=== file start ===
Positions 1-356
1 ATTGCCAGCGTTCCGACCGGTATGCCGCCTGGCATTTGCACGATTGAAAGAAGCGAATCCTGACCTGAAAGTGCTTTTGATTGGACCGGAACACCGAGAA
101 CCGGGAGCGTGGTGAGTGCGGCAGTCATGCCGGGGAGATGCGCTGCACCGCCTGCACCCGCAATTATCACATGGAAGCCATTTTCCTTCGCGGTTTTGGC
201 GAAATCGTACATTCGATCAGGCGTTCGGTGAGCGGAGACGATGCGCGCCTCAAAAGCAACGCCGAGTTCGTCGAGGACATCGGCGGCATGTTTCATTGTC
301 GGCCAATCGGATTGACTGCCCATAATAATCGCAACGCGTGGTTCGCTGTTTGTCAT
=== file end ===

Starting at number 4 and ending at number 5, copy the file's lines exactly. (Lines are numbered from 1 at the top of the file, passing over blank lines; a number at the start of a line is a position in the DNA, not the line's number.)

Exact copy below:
201 GAAATCGTACATTCGATCAGGCGTTCGGTGAGCGGAGACGATGCGCGCCTCAAAAGCAACGCCGAGTTCGTCGAGGACATCGGCGGCATGTTTCATTGTC
301 GGCCAATCGGATTGACTGCCCATAATAATCGCAACGCGTGGTTCGCTGTTTGTCAT